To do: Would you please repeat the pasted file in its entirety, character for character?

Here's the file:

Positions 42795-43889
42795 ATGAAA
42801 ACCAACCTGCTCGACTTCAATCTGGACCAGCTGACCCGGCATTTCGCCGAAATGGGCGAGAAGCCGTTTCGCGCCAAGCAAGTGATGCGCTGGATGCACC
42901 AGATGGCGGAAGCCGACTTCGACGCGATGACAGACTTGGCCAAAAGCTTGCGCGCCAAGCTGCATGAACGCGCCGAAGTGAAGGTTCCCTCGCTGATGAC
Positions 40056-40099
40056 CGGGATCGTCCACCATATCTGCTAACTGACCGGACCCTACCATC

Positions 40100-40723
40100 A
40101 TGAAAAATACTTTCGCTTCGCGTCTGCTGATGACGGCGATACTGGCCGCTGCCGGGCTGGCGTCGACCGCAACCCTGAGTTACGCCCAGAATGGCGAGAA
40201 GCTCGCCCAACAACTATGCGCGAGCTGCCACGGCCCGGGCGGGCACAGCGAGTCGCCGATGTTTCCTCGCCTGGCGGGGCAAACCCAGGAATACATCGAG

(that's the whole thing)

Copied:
Positions 42795-43889
42795 ATGAAA
42801 ACCAACCTGCTCGACTTCAATCTGGACCAGCTGACCCGGCATTTCGCCGAAATGGGCGAGAAGCCGTTTCGCGCCAAGCAAGTGATGCGCTGGATGCACC
42901 AGATGGCGGAAGCCGACTTCGACGCGATGACAGACTTGGCCAAAAGCTTGCGCGCCAAGCTGCATGAACGCGCCGAAGTGAAGGTTCCCTCGCTGATGAC
Positions 40056-40099
40056 CGGGATCGTCCACCATATCTGCTAACTGACCGGACCCTACCATC

Positions 40100-40723
40100 A
40101 TGAAAAATACTTTCGCTTCGCGTCTGCTGATGACGGCGATACTGGCCGCTGCCGGGCTGGCGTCGACCGCAACCCTGAGTTACGCCCAGAATGGCGAGAA
40201 GCTCGCCCAACAACTATGCGCGAGCTGCCACGGCCCGGGCGGGCACAGCGAGTCGCCGATGTTTCCTCGCCTGGCGGGGCAAACCCAGGAATACATCGAG